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An examination of school reopening strategies during the SARS-CoV-2 pandemic.

Authors
  • Landeros, Alfonso1
  • Ji, Xiang2
  • Lange, Kenneth1, 3, 4
  • Stutz, Timothy C1
  • Xu, Jason5
  • Sehl, Mary E1, 6
  • Sinsheimer, Janet S1, 3, 7
  • 1 Department of Computational Medicine, UCLA, Los Angeles, CA, USA.
  • 2 Department of Mathematics, Tulane University, New Orleans, LA, USA.
  • 3 Department of Human Genetics, UCLA, Los Angeles, CA, USA.
  • 4 Department of Statistics, UCLA, Los Angeles, CA, USA.
  • 5 Department of Statistical Science, Durham, Duke University, NC, USA.
  • 6 Division of Hematology-Oncology, Department of Medicine, UCLA, Los Angeles, CA, USA.
  • 7 Department of Biostatistics, UCLA, Los Angeles, CA, USA.
Type
Published Article
Journal
medRxiv : the preprint server for health sciences
Publication Date
Mar 19, 2021
Identifiers
DOI: 10.1101/2020.08.05.20169086
PMID: 32793918
Source
Medline
Language
English
License
Unknown

Abstract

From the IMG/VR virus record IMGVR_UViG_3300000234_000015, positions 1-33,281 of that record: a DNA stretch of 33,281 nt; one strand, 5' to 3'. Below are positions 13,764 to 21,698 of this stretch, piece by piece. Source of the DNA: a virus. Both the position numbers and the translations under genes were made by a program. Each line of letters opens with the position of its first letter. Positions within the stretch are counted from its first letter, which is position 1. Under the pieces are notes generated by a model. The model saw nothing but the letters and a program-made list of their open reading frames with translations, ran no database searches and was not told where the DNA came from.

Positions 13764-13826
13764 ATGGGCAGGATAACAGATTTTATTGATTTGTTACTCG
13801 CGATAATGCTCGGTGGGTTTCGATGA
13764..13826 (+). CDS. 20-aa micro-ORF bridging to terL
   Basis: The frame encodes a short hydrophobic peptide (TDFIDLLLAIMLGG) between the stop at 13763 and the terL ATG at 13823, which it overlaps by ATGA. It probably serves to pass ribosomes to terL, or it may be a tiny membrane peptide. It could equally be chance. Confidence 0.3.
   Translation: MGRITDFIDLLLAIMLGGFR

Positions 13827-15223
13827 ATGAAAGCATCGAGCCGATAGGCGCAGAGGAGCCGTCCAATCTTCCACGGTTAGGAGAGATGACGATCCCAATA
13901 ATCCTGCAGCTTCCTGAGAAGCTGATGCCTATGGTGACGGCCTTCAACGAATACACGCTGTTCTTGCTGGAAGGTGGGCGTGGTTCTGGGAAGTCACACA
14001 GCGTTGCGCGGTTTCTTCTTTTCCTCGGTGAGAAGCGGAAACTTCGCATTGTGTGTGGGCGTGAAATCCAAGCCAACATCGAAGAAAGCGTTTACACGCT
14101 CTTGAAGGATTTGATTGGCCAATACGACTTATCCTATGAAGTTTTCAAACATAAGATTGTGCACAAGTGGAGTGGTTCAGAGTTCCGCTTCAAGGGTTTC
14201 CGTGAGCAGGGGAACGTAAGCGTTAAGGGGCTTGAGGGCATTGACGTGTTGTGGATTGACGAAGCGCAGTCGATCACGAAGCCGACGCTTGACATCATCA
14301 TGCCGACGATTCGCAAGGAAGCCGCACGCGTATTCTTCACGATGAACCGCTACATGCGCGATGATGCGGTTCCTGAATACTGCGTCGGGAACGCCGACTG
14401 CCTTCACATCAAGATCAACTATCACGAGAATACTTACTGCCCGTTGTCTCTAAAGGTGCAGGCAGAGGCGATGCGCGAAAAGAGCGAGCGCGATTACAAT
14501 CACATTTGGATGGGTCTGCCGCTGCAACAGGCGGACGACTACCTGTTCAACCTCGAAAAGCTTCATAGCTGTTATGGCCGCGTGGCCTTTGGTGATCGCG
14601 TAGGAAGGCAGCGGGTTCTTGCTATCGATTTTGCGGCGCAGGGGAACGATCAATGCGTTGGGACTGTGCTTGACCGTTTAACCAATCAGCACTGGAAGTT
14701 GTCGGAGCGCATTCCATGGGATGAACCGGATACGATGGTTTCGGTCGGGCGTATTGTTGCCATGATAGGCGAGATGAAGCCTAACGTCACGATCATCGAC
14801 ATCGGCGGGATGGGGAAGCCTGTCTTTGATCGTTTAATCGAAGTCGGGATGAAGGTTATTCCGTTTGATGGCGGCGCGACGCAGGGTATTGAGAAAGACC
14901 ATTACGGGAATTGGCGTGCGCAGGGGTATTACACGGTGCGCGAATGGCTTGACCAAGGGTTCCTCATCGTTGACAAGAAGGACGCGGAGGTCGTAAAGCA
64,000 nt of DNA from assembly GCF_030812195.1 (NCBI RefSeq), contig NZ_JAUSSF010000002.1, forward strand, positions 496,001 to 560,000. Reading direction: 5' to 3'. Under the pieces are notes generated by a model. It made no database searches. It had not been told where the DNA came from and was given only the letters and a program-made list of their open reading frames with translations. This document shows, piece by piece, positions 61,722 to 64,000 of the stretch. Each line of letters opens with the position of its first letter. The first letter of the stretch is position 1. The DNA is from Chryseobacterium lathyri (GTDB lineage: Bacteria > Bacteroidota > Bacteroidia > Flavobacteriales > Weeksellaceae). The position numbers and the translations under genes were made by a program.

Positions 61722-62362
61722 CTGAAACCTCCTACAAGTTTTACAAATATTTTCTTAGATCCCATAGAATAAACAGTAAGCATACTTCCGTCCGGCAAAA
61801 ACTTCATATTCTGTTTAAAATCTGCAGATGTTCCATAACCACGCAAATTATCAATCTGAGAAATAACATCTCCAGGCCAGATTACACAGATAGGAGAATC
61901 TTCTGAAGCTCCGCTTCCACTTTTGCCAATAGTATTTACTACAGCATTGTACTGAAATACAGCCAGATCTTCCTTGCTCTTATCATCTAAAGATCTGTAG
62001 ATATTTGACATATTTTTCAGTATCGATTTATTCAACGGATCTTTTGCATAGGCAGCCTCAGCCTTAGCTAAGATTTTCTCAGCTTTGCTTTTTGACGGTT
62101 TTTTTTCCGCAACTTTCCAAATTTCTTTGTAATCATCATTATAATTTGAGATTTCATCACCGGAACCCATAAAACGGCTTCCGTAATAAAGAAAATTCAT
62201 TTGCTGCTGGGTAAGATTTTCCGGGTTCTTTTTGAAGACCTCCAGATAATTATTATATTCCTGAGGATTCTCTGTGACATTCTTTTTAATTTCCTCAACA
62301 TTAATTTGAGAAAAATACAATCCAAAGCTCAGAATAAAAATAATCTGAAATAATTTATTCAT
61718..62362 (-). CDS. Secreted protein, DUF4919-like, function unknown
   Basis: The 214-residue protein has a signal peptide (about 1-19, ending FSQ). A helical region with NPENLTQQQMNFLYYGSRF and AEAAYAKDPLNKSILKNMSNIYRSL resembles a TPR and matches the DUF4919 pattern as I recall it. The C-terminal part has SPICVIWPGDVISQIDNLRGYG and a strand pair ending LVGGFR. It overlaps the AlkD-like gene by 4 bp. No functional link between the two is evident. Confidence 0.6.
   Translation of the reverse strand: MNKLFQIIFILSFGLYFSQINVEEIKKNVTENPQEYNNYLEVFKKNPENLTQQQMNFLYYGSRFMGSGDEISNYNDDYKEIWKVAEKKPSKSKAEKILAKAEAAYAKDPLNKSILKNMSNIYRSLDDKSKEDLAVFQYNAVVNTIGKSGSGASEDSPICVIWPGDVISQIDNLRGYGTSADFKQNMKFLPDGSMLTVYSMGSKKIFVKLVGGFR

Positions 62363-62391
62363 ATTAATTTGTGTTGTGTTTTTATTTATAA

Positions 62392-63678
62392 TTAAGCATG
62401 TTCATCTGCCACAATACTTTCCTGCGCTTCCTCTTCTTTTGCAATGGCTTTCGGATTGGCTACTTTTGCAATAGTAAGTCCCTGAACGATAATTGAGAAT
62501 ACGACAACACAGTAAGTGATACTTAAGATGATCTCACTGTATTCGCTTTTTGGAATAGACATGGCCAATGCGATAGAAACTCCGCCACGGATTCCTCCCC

The SARS-CoV-2 pandemic led to closure of nearly all K-12 schools in the United States of America in March 2020. Although reopening K-12 schools for in-person schooling is desirable for many reasons, officials understand that risk reduction strategies and detection of cases are imperative in creating a safe return to school. Furthermore, consequences of reclosing recently opened schools are substantial and impact teachers, parents, and ultimately educational experiences in children. To address competing interests in meeting educational needs with public safety, we compare the impact of physical separation through school cohorts on SARS-CoV-2 infections against policies acting at the level of individual contacts within classrooms. Using an age-stratified Susceptible-Exposed-Infected-Removed model, we explore influences of reduced class density, transmission mitigation, and viral detection on cumulative prevalence. We consider several scenarios over a 6-month period including (1) multiple rotating cohorts in which students cycle through in-person instruction on a weekly basis, (2) parallel cohorts with in-person and remote learning tracks, (3) the impact of a hypothetical testing program with ideal and imperfect detection, and (4) varying levels of aggregate transmission reduction. Our mathematical model predicts that reducing the number of contacts through cohorts produces a larger effect than diminishing transmission rates per contact. Specifically, the latter approach requires dramatic reduction in transmission rates in order to achieve a comparable effect in minimizing infections over time. Further, our model indicates that surveillance programs using less sensitive tests may be adequate in monitoring infections within a school community by both keeping infections low and allowing for a longer period of instruction. Lastly, we underscore the importance of factoring infection prevalence in deciding when a local outbreak of infection is serious enough to require reverting to remote learning.

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